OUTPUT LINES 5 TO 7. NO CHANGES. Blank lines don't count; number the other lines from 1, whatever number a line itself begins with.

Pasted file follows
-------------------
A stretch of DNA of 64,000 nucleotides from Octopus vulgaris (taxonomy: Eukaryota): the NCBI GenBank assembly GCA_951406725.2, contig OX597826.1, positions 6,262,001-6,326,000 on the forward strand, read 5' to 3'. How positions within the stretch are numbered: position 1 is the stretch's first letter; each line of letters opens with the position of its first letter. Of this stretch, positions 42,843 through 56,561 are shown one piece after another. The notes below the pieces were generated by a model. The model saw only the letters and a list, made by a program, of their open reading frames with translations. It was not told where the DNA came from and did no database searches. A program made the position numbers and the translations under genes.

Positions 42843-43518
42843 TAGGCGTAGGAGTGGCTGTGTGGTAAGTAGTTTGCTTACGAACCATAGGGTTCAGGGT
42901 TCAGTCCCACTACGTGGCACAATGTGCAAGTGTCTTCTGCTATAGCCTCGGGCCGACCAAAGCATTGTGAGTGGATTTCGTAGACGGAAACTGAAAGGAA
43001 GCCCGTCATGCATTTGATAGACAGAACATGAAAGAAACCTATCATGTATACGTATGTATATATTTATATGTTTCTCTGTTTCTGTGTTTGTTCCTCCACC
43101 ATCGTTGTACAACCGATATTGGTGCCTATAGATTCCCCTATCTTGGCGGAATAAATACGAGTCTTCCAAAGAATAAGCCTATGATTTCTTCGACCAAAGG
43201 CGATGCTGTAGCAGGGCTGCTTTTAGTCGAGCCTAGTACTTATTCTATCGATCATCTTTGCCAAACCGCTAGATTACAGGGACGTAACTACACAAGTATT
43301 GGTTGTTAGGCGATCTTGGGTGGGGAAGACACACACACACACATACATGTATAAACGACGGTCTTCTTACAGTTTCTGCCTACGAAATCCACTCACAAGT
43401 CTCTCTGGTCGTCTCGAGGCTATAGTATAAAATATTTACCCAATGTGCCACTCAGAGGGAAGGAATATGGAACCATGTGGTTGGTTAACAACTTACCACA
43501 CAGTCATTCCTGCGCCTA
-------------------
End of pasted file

43001 GCCCGTCATGCATTTGATAGACAGAACATGAAAGAAACCTATCATGTATACGTATGTATATATTTATATGTTTCTCTGTTTCTGTGTTTGTTCCTCCACC
43101 ATCGTTGTACAACCGATATTGGTGCCTATAGATTCCCCTATCTTGGCGGAATAAATACGAGTCTTCCAAAGAATAAGCCTATGATTTCTTCGACCAAAGG
43201 CGATGCTGTAGCAGGGCTGCTTTTAGTCGAGCCTAGTACTTATTCTATCGATCATCTTTGCCAAACCGCTAGATTACAGGGACGTAACTACACAAGTATT